City Council Member Chris Voccio said by 2020, none of the Seneca money, which has been roughly $20 millionin recent years, should be part of the budget. Rather, he believes it should be invested in infrastructure and economic development – as many leaders argue was its originally intended purpose.

“If you drive down Pine Avenue, where we are now, or you drive up Niagara Street or drive up Main Street, and you look around, it’s hard to imagine that the city, over the last 15 years has received $250 million,” he said.

While it’s unclear at this point exactly how much Niagara Falls will get, the mayor said he’s expecting a lot of the money will move quickly from the coffers. Other stakeholders like Destination Niagara USA, the local tourism agency, are owed a portion of the funds once the city gets them.

Governor Cautions Municipalities Not To Count On Seneca Casino Money For Budgets

A dispute over casino revenue sharing between New York State and the Seneca Nation of Indians is now in the hands of an arbitration panel.

Earlier this month both sides appeared in front of the three-member panel in New York City. Gov. Andrew Cuomo said all arguments have been submitted on paper, as well.

“We’re waiting for an arbitrators decision and the sooner the better,” he said.

The conflict has been ongoing for nearly two years, with the Seneca Nation arguing the obligation to give the state a portion of slot machine profits has been fulfilled.

“It is very, very important that the Senecas restart their payments. Local governments are depending on that. That was the essence of the bargain that we reached initially. I believe they wrongfully stopped the payments. They believe they have a legal claim,” Cuomo said.

A portion of the money goes to the three cities where the casinos are: Niagara Falls, Buffalo and Salamanca. The loss in revenue has caused budget issues for all three municipalities.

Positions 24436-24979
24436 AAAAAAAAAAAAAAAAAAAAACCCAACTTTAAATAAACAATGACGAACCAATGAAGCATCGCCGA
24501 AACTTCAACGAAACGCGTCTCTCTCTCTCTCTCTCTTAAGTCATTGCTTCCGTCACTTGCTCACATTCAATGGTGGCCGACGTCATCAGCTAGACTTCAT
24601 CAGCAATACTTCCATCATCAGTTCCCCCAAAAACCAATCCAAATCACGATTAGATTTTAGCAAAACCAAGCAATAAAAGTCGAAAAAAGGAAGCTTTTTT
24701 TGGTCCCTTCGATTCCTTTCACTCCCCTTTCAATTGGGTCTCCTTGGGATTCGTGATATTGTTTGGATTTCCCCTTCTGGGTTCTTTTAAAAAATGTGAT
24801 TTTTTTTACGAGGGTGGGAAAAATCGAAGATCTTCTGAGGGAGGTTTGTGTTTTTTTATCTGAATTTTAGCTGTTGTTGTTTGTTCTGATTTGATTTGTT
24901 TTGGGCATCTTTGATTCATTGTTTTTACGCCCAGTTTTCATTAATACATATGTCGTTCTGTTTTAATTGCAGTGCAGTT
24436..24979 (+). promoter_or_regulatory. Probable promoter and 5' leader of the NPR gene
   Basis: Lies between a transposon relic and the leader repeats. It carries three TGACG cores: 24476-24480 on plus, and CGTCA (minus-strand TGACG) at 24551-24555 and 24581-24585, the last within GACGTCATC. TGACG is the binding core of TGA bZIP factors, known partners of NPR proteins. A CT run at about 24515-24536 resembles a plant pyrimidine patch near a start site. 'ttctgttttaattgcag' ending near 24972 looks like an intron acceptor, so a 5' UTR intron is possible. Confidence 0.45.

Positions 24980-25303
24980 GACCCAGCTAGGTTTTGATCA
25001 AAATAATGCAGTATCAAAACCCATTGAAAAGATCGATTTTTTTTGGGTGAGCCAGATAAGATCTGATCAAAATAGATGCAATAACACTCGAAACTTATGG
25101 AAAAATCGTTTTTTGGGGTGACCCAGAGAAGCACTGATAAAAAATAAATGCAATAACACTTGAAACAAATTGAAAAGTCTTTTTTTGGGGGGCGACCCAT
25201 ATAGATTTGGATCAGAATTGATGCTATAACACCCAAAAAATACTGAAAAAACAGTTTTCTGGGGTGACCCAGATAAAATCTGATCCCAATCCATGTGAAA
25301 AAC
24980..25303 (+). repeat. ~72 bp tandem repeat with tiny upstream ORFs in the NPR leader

“The municipalities, I believe should be prudent, and wait for the situation to be settled before they count on money. Don’t count your chickens before their hatched. Don’t count your revenue until you know you’re going to receive it,” Cuomo said.

The timeline for a resolution is unclear at this point.

Will Seneca Nation Casinos Take Sports Bets Soon?

When it comes to potential sports gambling operations in its three Western New York casinos, the Seneca Nation of Indians is playing its cards close to the vest. Monday’s Supreme Court ruling effectively legalized sportsbooks at a federal level, leaving the regulation up to states.

The Nation, however, is sovereign and like most gaming issues in New York State, there appears to be some disagreement about what it is allowed to do in its casinos. The Senecas have not said they are moving forward with a sportsbook, but in a short statement said they will take a close look at the ruling and the possibility of creating another amenity for guests.

“We closely monitor all developments in the gaming industry that could potentially impact the experiences that we are able to offer to our millions of visitors,” a spokesperson said.

The New York State Gaming Commission also continues to review the decision. There is already a law in the books allowing only the state’s casinos to accept wagers on sporting events, only after they are granted a license by the gaming commission.

A spokesperson for the commission had “no comment” about whether the law would apply to New York’s Indian casinos as well. The Oneida Nation in Central New York seemed to indicate it was cleared to move forward under the terms of its compact.